First solar-powered vertebrate discovered – the salamander Ambystoma maculatum

solar

When you think about it, animals are weird. They ignore the abundant source of energy above their heads – the sun – and choose instead to invest vast amounts of energy in cumbersome equipment for eating and digesting food. Why don’t they do what plants do, and get their energy straight from sunlight?

The short answer is that many do. Corals are animals but have algae living in them that use sunlight to make sugar. Many other animals, from sponges to sea slugs, pull the same trick. One species of hornet can convert sunlight into electricity. There are also suggestions that aphids can harness sunlight, although most biologists are unconvinced.

But all these creatures are only distantly related to us. No backboned animal has been found that can harness the sun – until now. It has long been suspected, and now there is hard evidence: the spotted salamander is solar-powered.

Plants make food using photosynthesis, absorbing light to power a chemical reaction that converts carbon dioxide and water into glucose and releases oxygen. Corals profit from this reaction by housing photosynthetic algae inside their shells.

Spotted salamanders, too, are in a long-term relationship with photosynthetic algae. In 1888, biologist Henry Orr reported that their eggs often contain single-celled green algae called Oophila amblystomatis. The salamanders lay the eggs in pools of water, and the algae colonise them within hours.

By the 1940s, biologists strongly suspected it was a symbiotic relationship, beneficial to both the salamander embryos and the algae. The embryos release waste material, which the algae feed on. In turn the algae photosynthesise and release oxygen, which the embryos take in. Embryos that have more algae are more likely to survive and develop faster than embryos with few or none.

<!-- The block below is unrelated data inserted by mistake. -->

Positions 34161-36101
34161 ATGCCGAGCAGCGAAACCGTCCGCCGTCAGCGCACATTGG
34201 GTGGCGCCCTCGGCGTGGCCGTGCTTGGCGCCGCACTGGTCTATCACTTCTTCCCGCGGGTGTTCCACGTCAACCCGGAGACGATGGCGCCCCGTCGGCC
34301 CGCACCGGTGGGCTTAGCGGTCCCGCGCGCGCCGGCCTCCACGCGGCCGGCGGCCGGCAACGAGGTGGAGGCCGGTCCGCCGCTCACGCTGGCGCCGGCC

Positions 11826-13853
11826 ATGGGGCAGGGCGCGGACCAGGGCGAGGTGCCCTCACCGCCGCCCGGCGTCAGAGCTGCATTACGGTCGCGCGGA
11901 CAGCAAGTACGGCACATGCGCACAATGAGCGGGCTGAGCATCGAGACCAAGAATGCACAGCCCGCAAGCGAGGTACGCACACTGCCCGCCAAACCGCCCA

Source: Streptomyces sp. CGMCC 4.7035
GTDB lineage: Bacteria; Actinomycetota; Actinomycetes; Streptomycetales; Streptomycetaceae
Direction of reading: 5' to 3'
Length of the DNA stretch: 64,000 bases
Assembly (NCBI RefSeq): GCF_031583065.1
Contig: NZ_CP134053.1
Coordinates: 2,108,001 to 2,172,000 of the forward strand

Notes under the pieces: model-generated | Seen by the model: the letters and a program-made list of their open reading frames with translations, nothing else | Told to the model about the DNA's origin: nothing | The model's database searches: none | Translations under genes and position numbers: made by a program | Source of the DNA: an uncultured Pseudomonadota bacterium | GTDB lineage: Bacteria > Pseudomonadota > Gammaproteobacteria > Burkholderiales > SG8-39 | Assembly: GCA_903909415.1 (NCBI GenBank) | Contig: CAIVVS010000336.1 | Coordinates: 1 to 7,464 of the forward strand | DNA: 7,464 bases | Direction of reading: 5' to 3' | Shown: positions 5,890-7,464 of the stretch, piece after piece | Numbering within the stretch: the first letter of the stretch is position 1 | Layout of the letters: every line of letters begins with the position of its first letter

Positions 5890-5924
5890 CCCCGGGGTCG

Then in 2011 the story gained an additional twist. A close examination of the eggs revealed that some of the algae were living within the embryos themselves, and in some cases were actually inside embryonic cells. That suggested the embryos weren’t just taking oxygen from the algae: they might be taking glucose too. In other words, the algae were acting as internal power stations, generating fuel for the salamanders.

To find out if that was happening, Erin Graham of Temple University in Philadelphia, Pennsylvania and colleagues incubated salamander eggs in water containing radioactive carbon-14. Algae take up the isotope in the form of carbon dioxide, producing radioactive glucose.

Graham found that the embryos became mildly radioactive – unless kept in the dark. That showed that the embryos could only take in the carbon-14 via photosynthesis in the algae.

The algae do not seem to be essential to the embryos, but they are very helpful: embryos deprived of algae struggle. “Their survival rate is much lower and their growth is slowed,” says Graham.

It’s less clear how well the algae get on without the embryos. In the lab, they transform into dormant cysts. The salamander eggs are only around in spring, suggesting that in the wild, the algae spend the rest of the year as cysts. The ponds they live in dry up in summer, so the algae may sit out the rest of the year in the sediment.

Now that one vertebrate has been shown to use photosynthesis, Graham says there could well be others. “Anything that lays eggs in water would be a good candidate,” she says, as algae would have easy access to the eggs. So other amphibians, and fish, could be doing it. It’s much less likely that a mammal or bird could photosynthesise, as their developing young are sealed off from the outside world.

http://www.newscientist.com/article/dn23090-zoologger-the-first-solarpowered-vertebrate.html

‘Scarecrow’ Gene: Key to Efficient Crops, Could Lead to Staple Crops With Much Higher Yields

scarecrow gene
Cross section of a mature maize leaf showing Kranz (German for wreath) anatomy around a large vein. The bundle sheath cells (lighter red) encircle the vascular core (light blue). Mesophyll cells (dark red) encircle the bundle sheath cells. The interaction and cooperation between the mesophyll and bundle sheath is essential for the C4 photosynthetic mechanism. (Credit: Thomas Slewinski)